Daily View 2×2: 4 June 2020

2 big stories

Alok Sharma is awaiting the outcome of his COVID-19 test, having caused the suspension of business in the Commons yesterday after showing signs of ill health whilst at the dispatch box. Perhaps the message will finally get through to Jacob Rees-Mogg that his caricature of parliamentary democracy should come to an end? Or are his intentions sinister rather than ill-advised?

One of the less immediately apparent impacts of the pandemic is a crisis in local government finance, with many councils now dependent to varying degrees on income from commercial property assets and commercial services. The crisis in the retail sector, as well as increased expenditure during the past three months or so to ensure delivery of key services, combined with a failure by central Government to finance the shortfall, is leading local authorities to warn that they will run out of money imminently.

North Devon DC is forecasting £3.4m of lost income and £600,000 cost pressures as a result of Covid-19. The council has received just over £1m from the £3.2bn emergency funding handed out to councils in the wake of the pandemic, leaving it with a shortfall of £2.9m for 2020-21.

Its Head of Resources is warning that, without information regarding further funding by July, the issuing of a notice under Section 114 of the Local Government Finance Act 1988 is likely. That would mean a freeze on all but essential spending while a plan is dawn up to bring the budget back into balance.

2 social media posts

Daisy Cooper isn’t beating around the bush…

Our Mayoral candidate for London, Siobhan Benita, has posted her thoughts on the Black Lives Matter demonstrations…

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This entry was posted in News.


  • Many councils are so ill run – pre-virus – that they need to be let go bankrupt with no govn resources to refinance them or cover costs and then restarted afresh with much lower council tax and responsibilities (social care moved to the NHS in the local area), basically just doing commercial planning and keeping the roads, parks clean/good repair and rubbish collection, that should be worth about a £100 a year in council tax.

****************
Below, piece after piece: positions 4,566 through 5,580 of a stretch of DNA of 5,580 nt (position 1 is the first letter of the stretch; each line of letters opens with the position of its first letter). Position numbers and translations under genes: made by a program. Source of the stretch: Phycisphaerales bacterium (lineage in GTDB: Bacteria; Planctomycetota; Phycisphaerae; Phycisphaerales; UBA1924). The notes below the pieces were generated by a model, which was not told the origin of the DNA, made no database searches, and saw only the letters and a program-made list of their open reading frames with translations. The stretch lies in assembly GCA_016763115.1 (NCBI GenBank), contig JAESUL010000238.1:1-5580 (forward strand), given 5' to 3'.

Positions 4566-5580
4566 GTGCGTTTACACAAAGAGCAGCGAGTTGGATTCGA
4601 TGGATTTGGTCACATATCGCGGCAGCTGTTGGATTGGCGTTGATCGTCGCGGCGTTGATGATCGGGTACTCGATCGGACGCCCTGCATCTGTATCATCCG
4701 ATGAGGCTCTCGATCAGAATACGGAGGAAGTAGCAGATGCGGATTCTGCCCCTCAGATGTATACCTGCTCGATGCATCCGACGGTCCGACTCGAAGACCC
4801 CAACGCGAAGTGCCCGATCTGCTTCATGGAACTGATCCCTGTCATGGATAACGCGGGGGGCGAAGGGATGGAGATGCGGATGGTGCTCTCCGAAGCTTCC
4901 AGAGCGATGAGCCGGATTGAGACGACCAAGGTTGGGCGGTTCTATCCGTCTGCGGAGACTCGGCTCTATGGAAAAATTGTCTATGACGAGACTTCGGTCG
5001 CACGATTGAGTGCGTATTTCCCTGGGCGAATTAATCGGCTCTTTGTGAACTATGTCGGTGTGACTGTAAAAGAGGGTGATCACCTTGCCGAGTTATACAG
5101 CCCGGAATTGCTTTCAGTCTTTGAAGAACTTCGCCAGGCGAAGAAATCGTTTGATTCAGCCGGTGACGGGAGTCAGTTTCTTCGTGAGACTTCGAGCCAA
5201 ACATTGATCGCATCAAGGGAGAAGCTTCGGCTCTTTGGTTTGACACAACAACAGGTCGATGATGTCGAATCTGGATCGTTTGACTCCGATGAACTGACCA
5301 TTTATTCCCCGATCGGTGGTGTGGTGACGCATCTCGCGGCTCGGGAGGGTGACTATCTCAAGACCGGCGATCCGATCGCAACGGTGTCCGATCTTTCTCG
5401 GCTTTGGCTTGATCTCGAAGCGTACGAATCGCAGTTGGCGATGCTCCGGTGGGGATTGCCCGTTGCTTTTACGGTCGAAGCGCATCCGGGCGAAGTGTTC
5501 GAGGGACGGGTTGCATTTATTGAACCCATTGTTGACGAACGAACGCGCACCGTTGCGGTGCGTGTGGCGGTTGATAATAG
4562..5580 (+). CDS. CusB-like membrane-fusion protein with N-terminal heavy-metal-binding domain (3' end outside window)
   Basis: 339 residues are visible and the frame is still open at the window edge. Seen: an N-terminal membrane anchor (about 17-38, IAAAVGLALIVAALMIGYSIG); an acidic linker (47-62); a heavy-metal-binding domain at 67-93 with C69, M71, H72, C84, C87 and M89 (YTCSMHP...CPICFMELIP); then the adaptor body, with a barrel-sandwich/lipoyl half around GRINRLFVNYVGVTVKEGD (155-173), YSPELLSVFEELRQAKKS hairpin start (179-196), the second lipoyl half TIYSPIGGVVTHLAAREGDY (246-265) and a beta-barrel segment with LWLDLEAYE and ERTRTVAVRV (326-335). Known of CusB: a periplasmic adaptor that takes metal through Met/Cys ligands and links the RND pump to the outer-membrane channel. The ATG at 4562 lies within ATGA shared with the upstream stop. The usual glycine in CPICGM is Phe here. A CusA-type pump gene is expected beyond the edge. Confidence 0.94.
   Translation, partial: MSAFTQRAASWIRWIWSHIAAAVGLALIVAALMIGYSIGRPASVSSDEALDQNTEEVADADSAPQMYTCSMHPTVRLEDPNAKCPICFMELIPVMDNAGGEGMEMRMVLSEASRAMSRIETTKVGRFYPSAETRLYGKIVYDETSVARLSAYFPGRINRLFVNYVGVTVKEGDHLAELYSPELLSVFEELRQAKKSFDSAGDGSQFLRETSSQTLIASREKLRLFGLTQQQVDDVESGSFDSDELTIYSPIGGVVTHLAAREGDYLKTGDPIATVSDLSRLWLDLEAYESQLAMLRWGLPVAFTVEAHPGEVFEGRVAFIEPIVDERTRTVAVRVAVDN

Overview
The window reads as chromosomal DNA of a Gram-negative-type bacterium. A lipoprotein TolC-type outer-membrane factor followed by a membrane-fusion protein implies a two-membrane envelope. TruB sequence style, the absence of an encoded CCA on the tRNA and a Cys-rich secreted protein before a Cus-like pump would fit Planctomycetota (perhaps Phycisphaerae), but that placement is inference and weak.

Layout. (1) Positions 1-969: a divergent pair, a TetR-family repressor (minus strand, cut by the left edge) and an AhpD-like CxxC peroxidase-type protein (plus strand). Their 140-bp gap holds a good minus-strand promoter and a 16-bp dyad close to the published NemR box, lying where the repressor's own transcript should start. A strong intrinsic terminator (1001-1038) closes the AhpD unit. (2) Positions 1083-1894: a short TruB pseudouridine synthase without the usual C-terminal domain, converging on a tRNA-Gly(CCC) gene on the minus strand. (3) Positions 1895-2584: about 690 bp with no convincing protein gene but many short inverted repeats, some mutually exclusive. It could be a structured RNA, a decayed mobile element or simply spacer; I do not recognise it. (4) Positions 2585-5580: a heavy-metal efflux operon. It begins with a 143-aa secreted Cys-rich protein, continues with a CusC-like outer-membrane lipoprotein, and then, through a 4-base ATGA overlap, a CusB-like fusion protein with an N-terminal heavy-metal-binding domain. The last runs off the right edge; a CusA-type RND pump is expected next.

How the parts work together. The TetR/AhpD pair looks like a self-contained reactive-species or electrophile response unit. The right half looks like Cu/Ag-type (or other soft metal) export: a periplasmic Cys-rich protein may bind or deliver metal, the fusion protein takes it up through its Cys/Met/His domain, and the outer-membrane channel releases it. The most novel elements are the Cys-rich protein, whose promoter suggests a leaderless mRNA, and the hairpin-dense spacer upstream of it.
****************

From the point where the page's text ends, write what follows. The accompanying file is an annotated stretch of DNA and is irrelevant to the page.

• John Marriott 4th Jun '20 - 10:14am

    *The sad death of Local Government?

    I spent thirty consecutive years as a councillor in local government at all levels at one time or another. I believe in local government as I know how much it has done In its various forms for local people, since Gladstone’s last administration created parish councils in 1893. I am appalled at its gradual emasculation over many, many years. I want many of its powers restored. I want its structure and finance reformed. Many people laughed when Barnet Council produced its ‘Graph of Doom’ a few years ago. They’re surely not laughing now. It would appear that, with most power resting in Parliament, even that power is now being hoovered up by an administration elected on around 43% of the popular vote. Wake up, people. It doesn’t have to be like this!

    *Far right + far left + Putin = the death of democracy?

    Events in Washington DC and elsewhere in the USA illustrate what an unequal society it is. One of my relations over there, a resident of DC currently with her recently widowed mother in Michigan, tells me that one of her black friends back the federal capital has heard rumours that the far right and far left have got together to turn what started as peaceful protests into orgies of looting and arson. Helping in this coordination are forces that appear to come from Russia. Food for thought, especially as there are rumours that, when Brexit is done, Cummings might be moving east, where is career apparently began. Or are these both just conspiracy theories?

  • I do so agree with John Marriott. Like him I served for many years in local government and saw the good it could achieve when well run. It has been starved of resources ever since Thatcher’s days and is now a thin shadow of its former self…… the last national champion it had surprisingly enough, was John Prescott.

    As to Mr West, a simple question. Have you ever served as an elected Councillor or as a local government employee ? I suspect not, though you are quite full of what you would probably regard as (your own) expert opinion.

  • The Tories have been slowly destroying local govnt for years.Never liked it cos it takes power away from them and their ideology.Keep the subjects (we are subjects of the Queen NOT citizens) subservient. Local govnt means LOCAL NOT NATIONAL and under govnt control.By doing things slowly people do not notice the losses to their freedoms.
    Cummings did run !? an airline in Russia that did not succeed will have picked up some aspects of Russian society. Putin being an ex KGB agent can yearn for ‘defeat’ of the West to allow Russia to rise in influence. Johnson and his Russian papers?A link?